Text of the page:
btw, there is a lot of discussion here about the need for a good teacher, or any teacher at all. I've heard many times here people are going to do it on their own. One reason for me is to get good fingering. There are times when I am at a total loss to figure it out. I take it to the teacher and they can do it in a flash. THis is one of those times when the teacher is indispensable in my opinion.
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#1118971 - 09/25/04 04:19 PM Re: Need help on second section of Fur Elise
David Kirkham Offline
Full Member

Registered: 08/26/04
Posts: 159
Loc: Provo, Utah
Tocca,

I just went and tried the 321 321 and WOW was that hard. I guess bad habits die hard.

You are right; I never thought about it, but the 22222...will severely limit me on how fast I can play another piece.

I can play Fur Elise quite easily at 120 but I think it sounds TERRIBLE. (Well, maybe it is just me who sounds terrible!) I like it more in the 90-100 range.

I did go into a piano store today to keep up my search for a piano and a girl was playing it at around 140 and hitting all sorts of wrong notes with timing worse than passing gas in a job interview.

I just shook my head...Why? Why not slow down to take the turns without running off the road? I wonder if some of the salesmen have to take Tums every day at lunch just to keep it down.

I will keep trying the 321, though. This is a great forum. Maybe one day I will learn to play.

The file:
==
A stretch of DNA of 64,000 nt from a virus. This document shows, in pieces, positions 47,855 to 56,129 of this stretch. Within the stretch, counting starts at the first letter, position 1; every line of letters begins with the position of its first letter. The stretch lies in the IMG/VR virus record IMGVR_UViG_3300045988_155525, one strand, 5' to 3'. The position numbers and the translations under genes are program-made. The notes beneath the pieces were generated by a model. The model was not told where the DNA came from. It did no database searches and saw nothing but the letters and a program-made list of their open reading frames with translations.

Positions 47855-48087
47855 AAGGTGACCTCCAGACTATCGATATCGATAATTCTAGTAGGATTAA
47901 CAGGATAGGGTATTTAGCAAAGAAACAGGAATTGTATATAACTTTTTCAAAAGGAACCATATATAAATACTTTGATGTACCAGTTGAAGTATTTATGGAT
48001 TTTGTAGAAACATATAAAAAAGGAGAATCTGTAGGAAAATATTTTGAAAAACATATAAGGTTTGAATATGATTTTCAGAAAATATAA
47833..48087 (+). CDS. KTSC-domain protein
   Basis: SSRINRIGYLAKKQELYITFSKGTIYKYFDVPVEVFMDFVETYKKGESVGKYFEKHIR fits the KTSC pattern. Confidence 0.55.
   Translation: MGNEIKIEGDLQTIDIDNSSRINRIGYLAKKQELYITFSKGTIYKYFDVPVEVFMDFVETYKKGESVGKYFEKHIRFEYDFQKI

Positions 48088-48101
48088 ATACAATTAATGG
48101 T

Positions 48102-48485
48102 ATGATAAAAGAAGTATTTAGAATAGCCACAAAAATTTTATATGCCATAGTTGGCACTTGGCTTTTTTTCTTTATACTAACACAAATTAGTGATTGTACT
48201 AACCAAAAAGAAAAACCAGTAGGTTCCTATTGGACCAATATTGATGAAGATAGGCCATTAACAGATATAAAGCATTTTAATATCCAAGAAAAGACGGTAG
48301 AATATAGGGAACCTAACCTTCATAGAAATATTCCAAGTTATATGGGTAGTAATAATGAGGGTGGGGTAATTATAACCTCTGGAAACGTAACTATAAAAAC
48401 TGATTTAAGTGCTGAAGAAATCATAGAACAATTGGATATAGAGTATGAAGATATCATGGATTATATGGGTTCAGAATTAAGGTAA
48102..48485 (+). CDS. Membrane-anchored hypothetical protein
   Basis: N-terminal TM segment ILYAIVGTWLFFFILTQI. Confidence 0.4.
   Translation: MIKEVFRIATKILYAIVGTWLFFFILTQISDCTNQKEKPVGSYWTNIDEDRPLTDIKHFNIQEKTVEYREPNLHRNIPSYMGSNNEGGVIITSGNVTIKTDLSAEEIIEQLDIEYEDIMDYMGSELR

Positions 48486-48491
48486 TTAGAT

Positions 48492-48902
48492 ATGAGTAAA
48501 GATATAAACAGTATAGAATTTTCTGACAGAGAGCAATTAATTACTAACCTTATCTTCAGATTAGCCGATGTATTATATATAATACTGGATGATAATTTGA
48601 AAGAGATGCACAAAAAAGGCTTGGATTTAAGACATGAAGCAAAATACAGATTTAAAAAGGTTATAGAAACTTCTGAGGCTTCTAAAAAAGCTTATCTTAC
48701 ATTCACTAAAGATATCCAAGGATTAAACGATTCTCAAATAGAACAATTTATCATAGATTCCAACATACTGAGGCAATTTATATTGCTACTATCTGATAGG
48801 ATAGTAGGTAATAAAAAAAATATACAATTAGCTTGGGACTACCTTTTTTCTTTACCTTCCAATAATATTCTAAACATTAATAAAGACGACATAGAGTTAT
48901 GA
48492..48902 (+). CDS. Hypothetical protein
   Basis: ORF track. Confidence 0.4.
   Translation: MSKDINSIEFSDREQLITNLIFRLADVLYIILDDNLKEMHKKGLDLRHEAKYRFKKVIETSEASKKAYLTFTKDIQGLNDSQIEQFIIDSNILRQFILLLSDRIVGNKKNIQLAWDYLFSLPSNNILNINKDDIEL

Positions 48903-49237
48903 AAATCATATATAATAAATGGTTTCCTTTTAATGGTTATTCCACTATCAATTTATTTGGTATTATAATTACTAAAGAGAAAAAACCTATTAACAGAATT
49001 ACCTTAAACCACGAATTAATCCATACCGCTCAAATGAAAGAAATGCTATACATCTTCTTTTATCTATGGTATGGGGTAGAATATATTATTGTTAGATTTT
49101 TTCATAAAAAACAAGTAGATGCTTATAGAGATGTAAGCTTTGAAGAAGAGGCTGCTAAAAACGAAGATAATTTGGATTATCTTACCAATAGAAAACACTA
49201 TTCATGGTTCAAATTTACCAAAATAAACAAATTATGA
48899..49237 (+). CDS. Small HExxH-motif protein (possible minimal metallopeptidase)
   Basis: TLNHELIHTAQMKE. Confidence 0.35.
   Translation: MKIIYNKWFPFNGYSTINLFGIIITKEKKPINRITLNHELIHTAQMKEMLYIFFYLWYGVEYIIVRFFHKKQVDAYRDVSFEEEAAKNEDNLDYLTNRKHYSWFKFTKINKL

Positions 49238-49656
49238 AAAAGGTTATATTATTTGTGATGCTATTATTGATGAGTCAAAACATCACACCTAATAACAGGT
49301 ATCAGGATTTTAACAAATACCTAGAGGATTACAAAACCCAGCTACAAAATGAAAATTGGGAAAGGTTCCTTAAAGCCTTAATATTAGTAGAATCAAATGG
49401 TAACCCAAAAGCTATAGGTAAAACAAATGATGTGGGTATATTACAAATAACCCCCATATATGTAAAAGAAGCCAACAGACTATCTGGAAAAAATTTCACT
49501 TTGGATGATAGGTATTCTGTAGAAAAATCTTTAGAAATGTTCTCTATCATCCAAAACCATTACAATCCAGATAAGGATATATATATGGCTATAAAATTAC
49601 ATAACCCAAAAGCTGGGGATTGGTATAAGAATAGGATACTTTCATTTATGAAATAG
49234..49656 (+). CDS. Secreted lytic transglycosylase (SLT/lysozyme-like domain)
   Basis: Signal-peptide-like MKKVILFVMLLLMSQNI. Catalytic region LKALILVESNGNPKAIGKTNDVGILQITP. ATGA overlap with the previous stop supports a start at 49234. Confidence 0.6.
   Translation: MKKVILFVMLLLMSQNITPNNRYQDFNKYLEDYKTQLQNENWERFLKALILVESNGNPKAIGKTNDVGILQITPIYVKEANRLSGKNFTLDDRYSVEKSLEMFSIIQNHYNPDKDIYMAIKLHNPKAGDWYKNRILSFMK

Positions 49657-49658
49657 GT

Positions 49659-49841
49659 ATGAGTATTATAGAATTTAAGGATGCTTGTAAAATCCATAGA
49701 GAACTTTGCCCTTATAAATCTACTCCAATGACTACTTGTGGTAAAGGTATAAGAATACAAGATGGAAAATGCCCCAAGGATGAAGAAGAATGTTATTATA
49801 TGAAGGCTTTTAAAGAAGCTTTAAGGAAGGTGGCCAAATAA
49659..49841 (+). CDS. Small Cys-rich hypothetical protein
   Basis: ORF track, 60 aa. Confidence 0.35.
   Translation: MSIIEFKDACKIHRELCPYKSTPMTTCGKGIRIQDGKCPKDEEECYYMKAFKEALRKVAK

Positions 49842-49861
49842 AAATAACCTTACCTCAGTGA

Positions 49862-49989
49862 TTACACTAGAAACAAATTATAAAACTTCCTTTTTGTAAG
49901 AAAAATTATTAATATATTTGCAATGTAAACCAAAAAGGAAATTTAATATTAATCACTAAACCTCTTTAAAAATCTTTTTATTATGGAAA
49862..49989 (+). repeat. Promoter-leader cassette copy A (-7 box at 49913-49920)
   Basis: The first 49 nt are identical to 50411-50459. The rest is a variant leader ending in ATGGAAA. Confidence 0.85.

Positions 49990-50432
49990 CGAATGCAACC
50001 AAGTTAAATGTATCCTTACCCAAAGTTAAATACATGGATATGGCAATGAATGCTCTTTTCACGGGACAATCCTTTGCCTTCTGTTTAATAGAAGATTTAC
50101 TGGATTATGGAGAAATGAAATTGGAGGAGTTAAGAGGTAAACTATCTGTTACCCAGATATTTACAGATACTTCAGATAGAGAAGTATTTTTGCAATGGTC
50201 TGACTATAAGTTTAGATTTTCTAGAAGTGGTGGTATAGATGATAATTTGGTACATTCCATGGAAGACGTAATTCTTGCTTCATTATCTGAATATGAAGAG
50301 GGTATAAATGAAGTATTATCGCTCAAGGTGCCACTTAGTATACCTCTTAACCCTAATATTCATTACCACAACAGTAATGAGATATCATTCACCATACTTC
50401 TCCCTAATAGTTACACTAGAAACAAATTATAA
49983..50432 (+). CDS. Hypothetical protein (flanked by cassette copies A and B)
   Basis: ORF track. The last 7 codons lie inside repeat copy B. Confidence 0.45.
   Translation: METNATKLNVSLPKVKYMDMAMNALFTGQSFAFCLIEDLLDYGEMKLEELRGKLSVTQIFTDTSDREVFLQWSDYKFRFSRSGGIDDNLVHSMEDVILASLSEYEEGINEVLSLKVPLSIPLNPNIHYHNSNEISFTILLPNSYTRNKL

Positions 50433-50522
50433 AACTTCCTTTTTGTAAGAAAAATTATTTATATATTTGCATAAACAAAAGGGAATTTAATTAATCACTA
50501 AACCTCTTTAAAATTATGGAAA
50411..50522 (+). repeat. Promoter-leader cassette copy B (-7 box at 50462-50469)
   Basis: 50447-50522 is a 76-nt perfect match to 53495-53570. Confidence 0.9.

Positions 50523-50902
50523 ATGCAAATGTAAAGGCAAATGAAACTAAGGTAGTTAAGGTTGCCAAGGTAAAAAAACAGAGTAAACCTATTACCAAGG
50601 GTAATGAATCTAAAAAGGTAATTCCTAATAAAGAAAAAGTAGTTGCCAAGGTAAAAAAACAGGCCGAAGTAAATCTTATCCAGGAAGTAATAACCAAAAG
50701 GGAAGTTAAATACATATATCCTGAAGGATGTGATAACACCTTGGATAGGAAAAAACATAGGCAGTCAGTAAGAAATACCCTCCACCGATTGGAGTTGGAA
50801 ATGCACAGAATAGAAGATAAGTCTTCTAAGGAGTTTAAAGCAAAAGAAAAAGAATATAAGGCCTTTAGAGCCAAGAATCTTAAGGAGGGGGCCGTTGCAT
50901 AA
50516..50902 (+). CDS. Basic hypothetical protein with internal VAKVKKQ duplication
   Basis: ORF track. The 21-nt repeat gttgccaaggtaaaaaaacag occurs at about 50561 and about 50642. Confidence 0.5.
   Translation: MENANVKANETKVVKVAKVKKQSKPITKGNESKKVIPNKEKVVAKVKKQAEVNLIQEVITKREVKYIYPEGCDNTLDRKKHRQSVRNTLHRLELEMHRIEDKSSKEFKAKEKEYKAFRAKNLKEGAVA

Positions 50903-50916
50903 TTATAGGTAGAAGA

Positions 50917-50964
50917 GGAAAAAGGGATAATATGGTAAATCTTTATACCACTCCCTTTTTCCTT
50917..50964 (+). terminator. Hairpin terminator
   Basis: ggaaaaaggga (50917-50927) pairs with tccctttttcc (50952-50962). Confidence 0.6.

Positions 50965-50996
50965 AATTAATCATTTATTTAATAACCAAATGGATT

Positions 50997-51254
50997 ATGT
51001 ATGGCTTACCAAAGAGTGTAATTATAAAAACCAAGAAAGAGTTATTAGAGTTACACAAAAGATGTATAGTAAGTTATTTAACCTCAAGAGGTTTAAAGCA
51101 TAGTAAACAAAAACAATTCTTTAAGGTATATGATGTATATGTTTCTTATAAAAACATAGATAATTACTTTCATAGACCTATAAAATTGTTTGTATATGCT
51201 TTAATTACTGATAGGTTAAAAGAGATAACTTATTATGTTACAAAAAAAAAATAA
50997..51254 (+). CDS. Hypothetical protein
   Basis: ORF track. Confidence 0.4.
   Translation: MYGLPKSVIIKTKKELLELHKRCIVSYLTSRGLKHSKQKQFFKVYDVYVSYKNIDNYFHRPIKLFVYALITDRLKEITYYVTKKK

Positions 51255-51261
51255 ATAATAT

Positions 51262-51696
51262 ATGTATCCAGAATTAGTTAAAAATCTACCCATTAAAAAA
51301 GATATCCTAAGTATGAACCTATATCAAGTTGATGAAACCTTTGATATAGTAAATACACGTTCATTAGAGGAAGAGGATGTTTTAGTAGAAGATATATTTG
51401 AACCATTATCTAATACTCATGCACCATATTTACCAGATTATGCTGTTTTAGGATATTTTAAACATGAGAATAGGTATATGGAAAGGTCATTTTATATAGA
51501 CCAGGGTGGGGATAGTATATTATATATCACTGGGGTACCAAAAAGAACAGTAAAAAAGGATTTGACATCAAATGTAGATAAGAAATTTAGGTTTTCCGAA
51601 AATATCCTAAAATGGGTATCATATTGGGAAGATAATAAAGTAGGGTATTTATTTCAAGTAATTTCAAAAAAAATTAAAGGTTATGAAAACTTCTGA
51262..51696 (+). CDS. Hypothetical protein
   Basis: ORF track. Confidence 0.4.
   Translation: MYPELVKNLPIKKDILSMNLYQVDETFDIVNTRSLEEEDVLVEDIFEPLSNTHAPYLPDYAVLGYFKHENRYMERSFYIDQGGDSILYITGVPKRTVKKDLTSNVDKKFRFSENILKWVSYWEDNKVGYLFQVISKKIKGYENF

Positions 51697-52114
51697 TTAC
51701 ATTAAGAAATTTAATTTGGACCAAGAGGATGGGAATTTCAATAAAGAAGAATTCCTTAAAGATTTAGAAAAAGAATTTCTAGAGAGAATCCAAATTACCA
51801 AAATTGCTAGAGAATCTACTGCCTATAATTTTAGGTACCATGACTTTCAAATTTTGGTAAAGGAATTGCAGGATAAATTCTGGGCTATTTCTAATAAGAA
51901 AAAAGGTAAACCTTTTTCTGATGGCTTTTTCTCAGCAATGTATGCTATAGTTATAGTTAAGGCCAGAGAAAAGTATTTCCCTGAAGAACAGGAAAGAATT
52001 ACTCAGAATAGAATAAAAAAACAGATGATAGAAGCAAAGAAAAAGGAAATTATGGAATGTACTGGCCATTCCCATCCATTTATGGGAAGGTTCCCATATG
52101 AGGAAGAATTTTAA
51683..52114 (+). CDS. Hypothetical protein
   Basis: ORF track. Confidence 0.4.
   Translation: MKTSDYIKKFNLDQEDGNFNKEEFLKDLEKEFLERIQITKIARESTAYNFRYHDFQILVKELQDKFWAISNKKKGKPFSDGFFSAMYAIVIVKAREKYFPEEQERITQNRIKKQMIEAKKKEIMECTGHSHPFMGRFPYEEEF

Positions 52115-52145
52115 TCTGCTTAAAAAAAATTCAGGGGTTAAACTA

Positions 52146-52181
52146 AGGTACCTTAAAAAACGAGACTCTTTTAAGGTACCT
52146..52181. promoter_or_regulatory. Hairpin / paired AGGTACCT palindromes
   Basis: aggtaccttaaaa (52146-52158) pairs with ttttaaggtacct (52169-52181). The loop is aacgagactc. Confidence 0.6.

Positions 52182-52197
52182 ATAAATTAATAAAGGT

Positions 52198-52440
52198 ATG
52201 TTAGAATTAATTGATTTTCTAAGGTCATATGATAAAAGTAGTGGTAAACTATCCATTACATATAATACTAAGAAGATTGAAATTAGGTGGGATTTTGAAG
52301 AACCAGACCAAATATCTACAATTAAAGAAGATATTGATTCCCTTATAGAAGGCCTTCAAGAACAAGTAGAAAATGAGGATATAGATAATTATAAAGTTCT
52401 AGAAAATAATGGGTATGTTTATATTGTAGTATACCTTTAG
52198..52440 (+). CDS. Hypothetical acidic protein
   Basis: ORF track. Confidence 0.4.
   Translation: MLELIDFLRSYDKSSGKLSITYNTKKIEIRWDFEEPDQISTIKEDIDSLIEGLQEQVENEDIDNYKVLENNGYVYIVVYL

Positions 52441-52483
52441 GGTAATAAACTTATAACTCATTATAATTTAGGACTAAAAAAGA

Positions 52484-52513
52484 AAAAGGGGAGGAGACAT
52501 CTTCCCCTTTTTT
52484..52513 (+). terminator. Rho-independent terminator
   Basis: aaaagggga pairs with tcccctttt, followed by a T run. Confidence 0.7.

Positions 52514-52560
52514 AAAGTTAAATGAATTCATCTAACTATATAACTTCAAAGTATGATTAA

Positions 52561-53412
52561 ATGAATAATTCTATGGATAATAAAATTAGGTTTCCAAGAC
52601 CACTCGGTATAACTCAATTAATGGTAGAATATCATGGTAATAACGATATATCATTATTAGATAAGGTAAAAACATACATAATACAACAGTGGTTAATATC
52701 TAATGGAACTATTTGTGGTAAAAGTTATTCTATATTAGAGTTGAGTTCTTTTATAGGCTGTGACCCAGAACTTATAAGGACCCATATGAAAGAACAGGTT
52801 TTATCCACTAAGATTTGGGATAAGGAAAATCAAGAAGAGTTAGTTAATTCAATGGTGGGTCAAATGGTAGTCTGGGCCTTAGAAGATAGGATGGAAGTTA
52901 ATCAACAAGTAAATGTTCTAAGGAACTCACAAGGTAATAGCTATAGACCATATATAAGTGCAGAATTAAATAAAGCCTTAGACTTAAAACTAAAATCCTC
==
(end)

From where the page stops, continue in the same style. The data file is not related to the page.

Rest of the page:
Bob,

Did you see I signed up for Fur Elise on the CD project? I can't believe I did it. I am already nervous and I don't even have to record it for over a month!

David \:\) \:\) \:\)
_________________________
David Kirkham
Kirkham Motorsports
www.kirkhammotorsports.com
I bought my piano from www.pianocraft.net

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#1118972 - 09/25/04 05:27 PM Re: Need help on second section of Fur Elise
NoTV Mike Offline
Junior Member

Registered: 09/20/04
Posts: 18
Loc: Seattle, WA
David,

I don't think my piano teacher would let me get away with a 2222... Try 321 or 32 both seem to work fine, but 32 may be easier on the flats.

I did ask my piano teacher about reviewing some Bach to get over the hump but she insisted that this was the part I needed to learn. And have thanks to a nice little method I found.

Bob Muir posted a web link to a piano practice method pdf that appears to be helping with the memorization and speed issues.

Mike